Hundreds of thousands of Twitter accounts appear to have been compromised by hackers, who have spread spam promoting an Acai Berry diet.
Typical spam messages included:
I lost 9lbs using acai! RT This! [link]
Lost 10lbs using acai berry! RT This! [link]
The messages appeared so quickly that initial reports suggested that simply visiting the webpage linked to in the messages might automatically post the message from your own Twitter account, however the truth may instead be connected to a high profile password hack that came to light on a different website over the weekend.
According to Del Harvey, Twitter's director of trust and safety, the messages appear to have been posted from accounts where users were using the same password on both Twitter and the recent Gawker website hack. (Note that their are many websites in the Gawker network, including Lifehacker, Gizmodo, etc).
Got a Gawker acct that shares a PW w/your Twitter acct? Change your Twitter PW. A current attack appears to be due to the Gawker compromise.—
Del Harvey (@delbius) December 13, 2010
Clicking on the links (which appear to use domain names called "acainews" but could easily use other names in their links too) being spread via Twitter takes you to an advertorial page promoting the so-called miracle diet.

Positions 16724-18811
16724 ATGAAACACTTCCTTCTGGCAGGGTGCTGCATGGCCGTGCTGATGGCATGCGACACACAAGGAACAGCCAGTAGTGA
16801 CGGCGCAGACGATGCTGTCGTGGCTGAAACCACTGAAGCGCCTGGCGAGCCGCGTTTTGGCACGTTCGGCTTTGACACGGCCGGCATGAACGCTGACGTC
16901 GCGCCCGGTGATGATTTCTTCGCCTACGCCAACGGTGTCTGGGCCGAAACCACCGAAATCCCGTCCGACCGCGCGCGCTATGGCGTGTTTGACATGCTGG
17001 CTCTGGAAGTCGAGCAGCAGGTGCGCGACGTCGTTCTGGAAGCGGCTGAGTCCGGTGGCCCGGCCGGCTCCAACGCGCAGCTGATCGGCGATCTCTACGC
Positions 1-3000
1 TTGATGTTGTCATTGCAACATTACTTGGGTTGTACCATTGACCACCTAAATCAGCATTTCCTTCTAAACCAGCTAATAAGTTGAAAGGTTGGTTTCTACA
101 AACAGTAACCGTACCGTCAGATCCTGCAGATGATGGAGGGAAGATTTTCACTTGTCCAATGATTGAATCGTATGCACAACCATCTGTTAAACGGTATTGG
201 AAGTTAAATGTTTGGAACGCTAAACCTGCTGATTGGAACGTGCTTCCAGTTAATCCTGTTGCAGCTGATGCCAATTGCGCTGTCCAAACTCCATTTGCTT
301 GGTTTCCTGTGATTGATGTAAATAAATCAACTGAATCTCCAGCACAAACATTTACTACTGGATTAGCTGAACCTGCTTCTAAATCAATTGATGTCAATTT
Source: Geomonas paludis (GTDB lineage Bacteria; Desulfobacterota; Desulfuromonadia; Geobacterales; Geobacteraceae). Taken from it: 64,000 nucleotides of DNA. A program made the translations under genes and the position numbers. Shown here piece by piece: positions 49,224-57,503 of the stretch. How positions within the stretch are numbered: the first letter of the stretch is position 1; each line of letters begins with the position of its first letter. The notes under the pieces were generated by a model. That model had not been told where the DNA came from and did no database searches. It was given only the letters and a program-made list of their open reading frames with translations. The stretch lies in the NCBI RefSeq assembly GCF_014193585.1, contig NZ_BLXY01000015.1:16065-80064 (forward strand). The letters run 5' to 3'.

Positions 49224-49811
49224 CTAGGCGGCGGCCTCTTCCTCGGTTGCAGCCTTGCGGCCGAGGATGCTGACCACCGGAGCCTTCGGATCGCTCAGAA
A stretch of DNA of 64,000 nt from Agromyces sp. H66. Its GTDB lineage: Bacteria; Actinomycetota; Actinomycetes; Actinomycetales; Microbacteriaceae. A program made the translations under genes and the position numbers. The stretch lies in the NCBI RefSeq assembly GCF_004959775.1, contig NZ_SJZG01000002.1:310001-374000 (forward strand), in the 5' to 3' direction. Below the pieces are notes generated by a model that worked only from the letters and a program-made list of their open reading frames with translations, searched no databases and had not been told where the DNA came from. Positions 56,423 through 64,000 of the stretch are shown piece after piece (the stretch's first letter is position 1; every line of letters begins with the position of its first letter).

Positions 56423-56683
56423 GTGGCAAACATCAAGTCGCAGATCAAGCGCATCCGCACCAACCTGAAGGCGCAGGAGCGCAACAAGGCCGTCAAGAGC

Which, in turn, directs users to a page selling a diet solution which claims to use acai berries as an ingredient:
The key issue here is that too many users (perhaps as many as a third) are still using the same password for every website they access.
Not enough computer users have woken up to the danger of using the same password on different websites. Doing that means that if one site gets hacked (as in the Gawker case) then you might also be handing over the keys to other websites.
Once one password has been compromised, it's only a matter of time before the fraudsters will be able to gain access to your other accounts and steal information for financial gain.
Furthermore, it's important that users don't use a word from the dictionary as their password. It's easy to understand why computer users pick dictionary words as they're much easier to remember, but as I explain in this video a good trick is to pick a sentence and just use the first letter of every word to make up your password.
(Enjoy this video? You can check out more on the SophosLabs YouTube channel and subscribe if you like)
Password security is becoming more important than ever. Make sure that you're taking the issue seriously, or suffer the consequences.Follow @gcluley